Necessary but Not Sufficient: The Role of Policy for Advancing Programs of School, Family, and Community Partnerships
Since the release of Equality of Educational Opportunity, researchers have emphasized the importance of applying the results of research to policies for school improvement. Policies tell educators to do something, but not how to enact specific laws. This study analyzes data from 347 schools in 21 districts to identify variables that support the enactment of policies for parental engagement. We address research questions on how school and district practices affect the quality of school-based partnership programs. Our results indicate that a policy on parental involvement may be a good first step, but other factors—principals’ support for family and community engagement and active facilitation of research-based structures and processes by district leaders—are important for establishing a basic partnership program. These factors promote programs that engage all students’ families. Schools that take these steps have higher percentages of engaged families and report higher rates of average daily attendance among their students.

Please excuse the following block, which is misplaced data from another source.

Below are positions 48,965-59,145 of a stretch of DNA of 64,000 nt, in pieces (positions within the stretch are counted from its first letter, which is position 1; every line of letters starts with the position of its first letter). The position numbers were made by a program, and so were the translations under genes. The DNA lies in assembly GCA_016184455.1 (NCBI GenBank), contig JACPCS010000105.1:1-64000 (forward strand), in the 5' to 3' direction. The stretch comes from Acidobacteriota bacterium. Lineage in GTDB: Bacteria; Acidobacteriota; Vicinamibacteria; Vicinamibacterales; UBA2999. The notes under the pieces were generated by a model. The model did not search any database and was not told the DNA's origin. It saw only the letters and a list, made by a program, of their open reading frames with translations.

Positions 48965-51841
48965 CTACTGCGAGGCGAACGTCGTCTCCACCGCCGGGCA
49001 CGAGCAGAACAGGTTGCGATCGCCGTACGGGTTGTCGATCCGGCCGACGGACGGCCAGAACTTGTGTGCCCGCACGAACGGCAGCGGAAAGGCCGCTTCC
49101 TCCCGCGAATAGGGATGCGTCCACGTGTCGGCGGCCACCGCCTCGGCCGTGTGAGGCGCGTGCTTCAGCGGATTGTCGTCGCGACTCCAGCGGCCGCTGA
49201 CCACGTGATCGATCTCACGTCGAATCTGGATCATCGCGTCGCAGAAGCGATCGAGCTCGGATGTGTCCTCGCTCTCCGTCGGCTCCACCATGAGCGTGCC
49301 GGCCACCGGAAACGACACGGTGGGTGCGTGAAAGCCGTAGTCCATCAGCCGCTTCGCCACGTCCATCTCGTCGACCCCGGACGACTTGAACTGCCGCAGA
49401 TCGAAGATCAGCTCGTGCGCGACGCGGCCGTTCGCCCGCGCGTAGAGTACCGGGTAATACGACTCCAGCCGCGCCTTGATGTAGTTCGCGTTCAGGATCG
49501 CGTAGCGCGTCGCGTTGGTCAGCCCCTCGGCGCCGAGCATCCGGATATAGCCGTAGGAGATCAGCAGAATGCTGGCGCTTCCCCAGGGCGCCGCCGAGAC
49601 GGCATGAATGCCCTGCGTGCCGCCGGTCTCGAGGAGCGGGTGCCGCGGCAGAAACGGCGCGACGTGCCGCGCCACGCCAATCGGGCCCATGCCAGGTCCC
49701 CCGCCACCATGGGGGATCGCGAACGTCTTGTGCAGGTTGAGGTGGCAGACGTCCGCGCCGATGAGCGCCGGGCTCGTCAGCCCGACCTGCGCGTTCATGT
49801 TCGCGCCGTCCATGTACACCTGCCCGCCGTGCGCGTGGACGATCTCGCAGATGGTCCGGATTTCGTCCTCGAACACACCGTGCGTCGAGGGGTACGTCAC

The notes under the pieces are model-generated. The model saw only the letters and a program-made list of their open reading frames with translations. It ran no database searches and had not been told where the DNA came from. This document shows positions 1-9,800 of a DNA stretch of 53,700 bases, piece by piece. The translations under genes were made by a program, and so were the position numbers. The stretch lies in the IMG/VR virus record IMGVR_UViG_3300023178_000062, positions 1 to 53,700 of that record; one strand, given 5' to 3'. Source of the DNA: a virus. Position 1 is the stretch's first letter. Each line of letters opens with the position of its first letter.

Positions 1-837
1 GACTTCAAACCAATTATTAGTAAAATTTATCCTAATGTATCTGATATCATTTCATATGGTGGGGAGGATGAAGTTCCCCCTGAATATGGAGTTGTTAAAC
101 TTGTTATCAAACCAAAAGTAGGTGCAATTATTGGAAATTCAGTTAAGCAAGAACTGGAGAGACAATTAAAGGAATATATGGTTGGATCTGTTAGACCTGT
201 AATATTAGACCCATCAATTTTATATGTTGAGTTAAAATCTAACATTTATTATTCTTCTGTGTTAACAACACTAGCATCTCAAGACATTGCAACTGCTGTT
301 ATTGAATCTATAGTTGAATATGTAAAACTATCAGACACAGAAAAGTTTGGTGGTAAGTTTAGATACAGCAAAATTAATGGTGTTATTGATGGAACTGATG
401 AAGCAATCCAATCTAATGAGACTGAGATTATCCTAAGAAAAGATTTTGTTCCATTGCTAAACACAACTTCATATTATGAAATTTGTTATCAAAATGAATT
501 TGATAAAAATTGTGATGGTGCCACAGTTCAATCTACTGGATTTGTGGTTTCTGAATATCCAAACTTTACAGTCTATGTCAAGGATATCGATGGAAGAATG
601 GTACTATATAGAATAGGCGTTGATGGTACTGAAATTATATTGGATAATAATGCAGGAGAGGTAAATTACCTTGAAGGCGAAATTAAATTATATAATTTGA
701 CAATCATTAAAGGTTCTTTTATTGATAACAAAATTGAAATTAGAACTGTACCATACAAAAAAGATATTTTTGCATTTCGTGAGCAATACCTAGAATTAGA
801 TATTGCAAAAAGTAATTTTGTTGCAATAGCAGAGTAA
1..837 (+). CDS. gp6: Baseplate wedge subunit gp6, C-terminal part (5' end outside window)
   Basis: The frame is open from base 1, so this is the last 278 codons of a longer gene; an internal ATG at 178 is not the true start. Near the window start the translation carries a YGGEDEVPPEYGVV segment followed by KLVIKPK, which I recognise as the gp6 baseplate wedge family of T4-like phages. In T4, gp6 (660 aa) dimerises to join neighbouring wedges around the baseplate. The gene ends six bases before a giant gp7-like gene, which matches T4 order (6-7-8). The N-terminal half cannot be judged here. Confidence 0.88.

district leadership, school leadership, family and community involvement, partnership program development
There are interesting questions to ask about the role of federal, state, and local policies in improving programs of school, family, and community partnerships. For instance, though policies are important for promoting school improvement, how much do policies affect school change? This study explores the responses of schools and districts to policy recommendations for partnership programs and the connections between these programs and family engagement and student attendance.
THE HISTORICAL CONTEXT